As for me I’m fearful not of fate but of the social constructions of physical difference. In this time of pandemic we’re seeing how people of color, the disabled, the elderly, indigenous people, queer and trans folks, impoverished women and children are variously indexed and denied access to essential health care. They always were. But now whether they live or die is under the spotlight. Health care workers and doctors are called upon to make snap judgements about whose life is worth saving. The history of disability suggests we’re not on the list.

So I am afraid. I’ve spent the better part of my adult life arguing in print and on the lecture circuit that disabled lives are lives worth living. But I’m no match for Neo-liberal medicine with its “hospitalists” who crunch numbers to determine which lives have potential value. That was happening before the pandemic and now the unseen hand of the economy is in even fuller play.

Yesterday Donald Trump told the nation “there will be deaths, lots of death” as if he was describing a surplus of zucchini at the state fair, his words offered with no empathy or evident concern. I remembered how he once said he didn’t need to put Braille signs in Trump Tower because no blind people would ever live there. The “deaths” that Trump doesn’t care about are precisely “those people” who he judges won’t be living in his building. I’m not on the list.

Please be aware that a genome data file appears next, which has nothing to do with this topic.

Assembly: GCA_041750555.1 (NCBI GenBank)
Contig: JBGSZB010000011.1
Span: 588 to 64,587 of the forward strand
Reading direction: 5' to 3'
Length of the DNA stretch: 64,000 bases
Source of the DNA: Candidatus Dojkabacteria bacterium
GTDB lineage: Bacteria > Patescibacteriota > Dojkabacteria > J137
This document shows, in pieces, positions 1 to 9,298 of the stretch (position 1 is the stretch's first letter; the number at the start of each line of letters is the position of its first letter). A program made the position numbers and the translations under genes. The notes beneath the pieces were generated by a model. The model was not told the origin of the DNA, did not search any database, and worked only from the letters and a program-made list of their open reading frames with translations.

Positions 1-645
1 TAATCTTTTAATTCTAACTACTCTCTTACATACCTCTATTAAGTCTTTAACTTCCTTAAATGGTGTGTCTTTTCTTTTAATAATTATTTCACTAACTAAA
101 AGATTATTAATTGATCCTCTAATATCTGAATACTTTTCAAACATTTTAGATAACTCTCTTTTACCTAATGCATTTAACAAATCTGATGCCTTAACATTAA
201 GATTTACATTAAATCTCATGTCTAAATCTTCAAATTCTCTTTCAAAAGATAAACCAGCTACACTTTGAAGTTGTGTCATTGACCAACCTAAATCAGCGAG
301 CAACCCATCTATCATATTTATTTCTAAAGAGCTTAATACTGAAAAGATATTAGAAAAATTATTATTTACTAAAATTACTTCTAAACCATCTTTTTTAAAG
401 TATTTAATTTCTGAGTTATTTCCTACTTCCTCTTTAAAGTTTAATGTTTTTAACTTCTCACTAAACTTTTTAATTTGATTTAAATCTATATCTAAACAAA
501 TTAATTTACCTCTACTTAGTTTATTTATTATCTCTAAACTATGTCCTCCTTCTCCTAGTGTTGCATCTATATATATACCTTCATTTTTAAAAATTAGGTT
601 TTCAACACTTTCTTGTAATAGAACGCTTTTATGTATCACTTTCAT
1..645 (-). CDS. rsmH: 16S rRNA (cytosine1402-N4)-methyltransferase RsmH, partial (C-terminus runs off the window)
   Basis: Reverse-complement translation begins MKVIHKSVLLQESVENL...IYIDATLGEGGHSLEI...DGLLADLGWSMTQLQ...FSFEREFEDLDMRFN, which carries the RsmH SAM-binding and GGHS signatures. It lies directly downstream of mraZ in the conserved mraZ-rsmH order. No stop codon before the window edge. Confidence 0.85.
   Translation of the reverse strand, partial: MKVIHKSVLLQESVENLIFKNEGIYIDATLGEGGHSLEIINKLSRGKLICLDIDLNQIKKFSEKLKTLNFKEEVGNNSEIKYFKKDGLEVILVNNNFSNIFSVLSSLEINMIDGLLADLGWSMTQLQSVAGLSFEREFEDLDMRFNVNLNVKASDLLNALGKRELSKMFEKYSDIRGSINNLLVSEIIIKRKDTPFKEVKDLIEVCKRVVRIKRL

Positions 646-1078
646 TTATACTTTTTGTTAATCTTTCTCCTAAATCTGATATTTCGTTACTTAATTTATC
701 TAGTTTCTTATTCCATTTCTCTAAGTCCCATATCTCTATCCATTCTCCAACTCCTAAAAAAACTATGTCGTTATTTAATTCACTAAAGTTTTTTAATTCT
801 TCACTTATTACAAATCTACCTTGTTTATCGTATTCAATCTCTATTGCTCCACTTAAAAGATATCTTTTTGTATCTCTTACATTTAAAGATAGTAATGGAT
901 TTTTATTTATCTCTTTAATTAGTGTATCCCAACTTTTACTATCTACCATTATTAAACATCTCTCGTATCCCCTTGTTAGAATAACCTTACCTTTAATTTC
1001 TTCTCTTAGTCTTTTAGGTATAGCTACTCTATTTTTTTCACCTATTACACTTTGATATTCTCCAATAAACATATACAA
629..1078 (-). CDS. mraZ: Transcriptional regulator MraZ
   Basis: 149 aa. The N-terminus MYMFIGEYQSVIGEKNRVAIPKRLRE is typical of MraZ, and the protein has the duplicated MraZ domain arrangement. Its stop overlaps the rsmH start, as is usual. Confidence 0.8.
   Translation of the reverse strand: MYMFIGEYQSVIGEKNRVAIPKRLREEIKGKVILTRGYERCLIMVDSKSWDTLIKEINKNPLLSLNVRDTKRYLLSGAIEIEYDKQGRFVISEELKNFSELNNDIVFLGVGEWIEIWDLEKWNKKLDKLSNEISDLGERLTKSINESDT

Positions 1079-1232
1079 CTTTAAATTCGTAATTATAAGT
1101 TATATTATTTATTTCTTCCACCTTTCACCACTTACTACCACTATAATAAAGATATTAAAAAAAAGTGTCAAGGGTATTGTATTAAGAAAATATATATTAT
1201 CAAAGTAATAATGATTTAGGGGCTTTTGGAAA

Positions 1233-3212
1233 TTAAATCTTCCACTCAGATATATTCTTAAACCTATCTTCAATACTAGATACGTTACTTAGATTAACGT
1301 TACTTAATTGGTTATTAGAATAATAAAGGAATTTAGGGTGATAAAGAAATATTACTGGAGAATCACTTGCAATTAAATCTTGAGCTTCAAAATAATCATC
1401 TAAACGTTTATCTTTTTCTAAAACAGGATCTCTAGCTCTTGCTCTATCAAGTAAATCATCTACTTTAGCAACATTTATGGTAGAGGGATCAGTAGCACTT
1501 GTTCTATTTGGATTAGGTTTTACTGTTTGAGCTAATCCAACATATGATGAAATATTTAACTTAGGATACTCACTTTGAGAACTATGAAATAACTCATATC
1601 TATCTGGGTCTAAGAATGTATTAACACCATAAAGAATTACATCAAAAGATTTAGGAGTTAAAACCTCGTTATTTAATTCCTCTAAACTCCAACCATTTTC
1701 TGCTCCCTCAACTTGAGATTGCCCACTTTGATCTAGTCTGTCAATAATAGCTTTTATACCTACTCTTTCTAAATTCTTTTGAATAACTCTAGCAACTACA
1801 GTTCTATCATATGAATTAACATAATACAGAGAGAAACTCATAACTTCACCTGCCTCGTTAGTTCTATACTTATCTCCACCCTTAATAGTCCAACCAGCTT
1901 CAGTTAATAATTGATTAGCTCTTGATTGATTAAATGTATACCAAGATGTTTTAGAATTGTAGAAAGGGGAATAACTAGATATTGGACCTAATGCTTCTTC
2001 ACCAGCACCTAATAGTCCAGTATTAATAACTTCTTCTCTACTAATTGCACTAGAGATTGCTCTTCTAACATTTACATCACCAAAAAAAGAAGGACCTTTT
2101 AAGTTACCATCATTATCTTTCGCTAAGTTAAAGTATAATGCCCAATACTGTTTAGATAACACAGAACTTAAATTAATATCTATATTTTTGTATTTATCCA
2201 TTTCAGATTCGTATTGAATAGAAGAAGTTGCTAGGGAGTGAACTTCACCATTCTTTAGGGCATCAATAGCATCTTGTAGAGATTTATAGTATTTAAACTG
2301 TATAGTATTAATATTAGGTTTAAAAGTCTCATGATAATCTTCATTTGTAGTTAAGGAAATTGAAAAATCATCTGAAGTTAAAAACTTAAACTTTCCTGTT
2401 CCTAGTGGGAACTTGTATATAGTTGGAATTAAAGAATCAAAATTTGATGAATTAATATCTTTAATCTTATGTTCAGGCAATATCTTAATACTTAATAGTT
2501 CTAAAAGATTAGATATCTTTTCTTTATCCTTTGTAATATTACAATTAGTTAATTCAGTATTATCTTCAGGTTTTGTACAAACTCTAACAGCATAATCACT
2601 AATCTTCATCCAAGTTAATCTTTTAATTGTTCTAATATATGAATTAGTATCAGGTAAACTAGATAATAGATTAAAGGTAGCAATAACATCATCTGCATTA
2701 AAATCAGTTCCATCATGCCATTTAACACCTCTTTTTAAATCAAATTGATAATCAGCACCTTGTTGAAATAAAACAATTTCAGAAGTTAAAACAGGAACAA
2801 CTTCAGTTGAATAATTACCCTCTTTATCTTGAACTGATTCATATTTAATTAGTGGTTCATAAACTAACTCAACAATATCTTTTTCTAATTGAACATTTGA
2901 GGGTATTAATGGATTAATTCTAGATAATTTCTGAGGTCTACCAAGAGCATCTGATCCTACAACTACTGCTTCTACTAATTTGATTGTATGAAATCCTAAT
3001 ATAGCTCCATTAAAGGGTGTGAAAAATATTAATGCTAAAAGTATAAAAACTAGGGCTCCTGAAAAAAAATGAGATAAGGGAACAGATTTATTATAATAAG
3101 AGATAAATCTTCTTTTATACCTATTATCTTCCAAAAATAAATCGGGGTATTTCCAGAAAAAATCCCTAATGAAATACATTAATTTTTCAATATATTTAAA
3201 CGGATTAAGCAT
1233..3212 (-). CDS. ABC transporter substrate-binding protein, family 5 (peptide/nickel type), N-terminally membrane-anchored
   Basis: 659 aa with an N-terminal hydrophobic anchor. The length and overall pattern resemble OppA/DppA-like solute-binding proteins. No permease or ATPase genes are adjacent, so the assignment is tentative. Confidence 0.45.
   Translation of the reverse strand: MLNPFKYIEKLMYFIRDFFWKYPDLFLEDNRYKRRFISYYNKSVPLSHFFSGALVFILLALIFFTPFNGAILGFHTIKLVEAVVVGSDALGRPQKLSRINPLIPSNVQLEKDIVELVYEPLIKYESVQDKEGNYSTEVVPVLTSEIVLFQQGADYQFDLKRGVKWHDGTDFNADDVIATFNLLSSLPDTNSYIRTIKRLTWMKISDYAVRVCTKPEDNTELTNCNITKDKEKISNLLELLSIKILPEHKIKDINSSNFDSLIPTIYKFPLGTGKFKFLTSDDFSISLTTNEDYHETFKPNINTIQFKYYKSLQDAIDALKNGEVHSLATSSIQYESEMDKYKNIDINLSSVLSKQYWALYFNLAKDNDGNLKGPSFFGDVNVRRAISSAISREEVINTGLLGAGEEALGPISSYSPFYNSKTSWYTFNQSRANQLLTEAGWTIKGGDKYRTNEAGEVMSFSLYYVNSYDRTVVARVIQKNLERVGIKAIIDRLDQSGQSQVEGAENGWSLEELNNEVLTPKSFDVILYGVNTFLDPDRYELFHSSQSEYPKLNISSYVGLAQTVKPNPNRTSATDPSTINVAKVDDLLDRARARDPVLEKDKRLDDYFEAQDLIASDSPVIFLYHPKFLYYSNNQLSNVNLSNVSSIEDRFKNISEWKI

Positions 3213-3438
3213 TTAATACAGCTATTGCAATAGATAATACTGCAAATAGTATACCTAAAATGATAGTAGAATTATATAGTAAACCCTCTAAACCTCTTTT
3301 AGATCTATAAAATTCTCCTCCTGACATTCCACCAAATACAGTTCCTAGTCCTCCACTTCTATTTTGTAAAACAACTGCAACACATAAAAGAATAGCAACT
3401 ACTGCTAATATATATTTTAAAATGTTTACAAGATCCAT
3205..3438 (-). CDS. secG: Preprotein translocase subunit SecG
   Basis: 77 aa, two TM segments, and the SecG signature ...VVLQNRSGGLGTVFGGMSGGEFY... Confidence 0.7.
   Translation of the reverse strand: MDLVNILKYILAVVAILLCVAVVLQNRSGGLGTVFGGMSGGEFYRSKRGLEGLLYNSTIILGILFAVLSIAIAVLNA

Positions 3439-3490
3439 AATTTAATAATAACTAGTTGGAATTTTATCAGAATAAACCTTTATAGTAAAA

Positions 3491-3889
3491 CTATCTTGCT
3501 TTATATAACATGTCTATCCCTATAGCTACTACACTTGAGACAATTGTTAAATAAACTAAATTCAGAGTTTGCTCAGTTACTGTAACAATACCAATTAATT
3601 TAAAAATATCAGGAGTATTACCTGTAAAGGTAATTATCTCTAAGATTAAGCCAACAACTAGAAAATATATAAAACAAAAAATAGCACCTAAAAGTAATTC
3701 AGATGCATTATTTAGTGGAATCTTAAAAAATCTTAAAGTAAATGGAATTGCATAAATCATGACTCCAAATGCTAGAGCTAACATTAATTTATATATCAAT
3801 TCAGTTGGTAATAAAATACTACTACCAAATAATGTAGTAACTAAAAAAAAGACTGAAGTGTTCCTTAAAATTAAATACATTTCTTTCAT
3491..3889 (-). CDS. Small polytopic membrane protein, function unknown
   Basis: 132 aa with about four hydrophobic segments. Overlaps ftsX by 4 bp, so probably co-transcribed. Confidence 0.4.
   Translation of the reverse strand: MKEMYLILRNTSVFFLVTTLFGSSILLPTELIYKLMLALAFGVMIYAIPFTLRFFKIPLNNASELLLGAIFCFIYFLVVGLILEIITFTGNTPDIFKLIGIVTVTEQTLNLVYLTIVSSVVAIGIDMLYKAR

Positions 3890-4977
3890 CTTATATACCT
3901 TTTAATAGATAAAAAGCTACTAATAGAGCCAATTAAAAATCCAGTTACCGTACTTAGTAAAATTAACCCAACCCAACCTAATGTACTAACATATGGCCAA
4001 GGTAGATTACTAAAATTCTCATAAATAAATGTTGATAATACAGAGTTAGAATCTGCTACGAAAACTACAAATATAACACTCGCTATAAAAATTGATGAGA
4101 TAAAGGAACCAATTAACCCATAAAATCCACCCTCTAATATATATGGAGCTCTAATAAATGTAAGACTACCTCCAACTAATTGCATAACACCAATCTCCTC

In all the fatuous, inane, self-congratulatory hours of lying to come from this White House you’ve not heard the word disability once. Disability is a true word. They won’t speak it.

All Souls Converge Upon a Hapless Mote….

I’ve met some famous people in my time but I won’t tell you who they are. Who cares? In truth it’s the dead people in dreams one should be concerned with.

Admission one: I’ve never had a dream about Sigmund Freud. Nor Carl Jung (who I like better). I did however once have a dream featuring William Butler Yeats. Just for the record, Yeats was sinister.

A few nights ago I had a dream with John Lennon in it. He was chatty and said that The Beatles gave him a kind of moral compass in his adolescence. I told him I never had one when I was young. Poof. Dream over.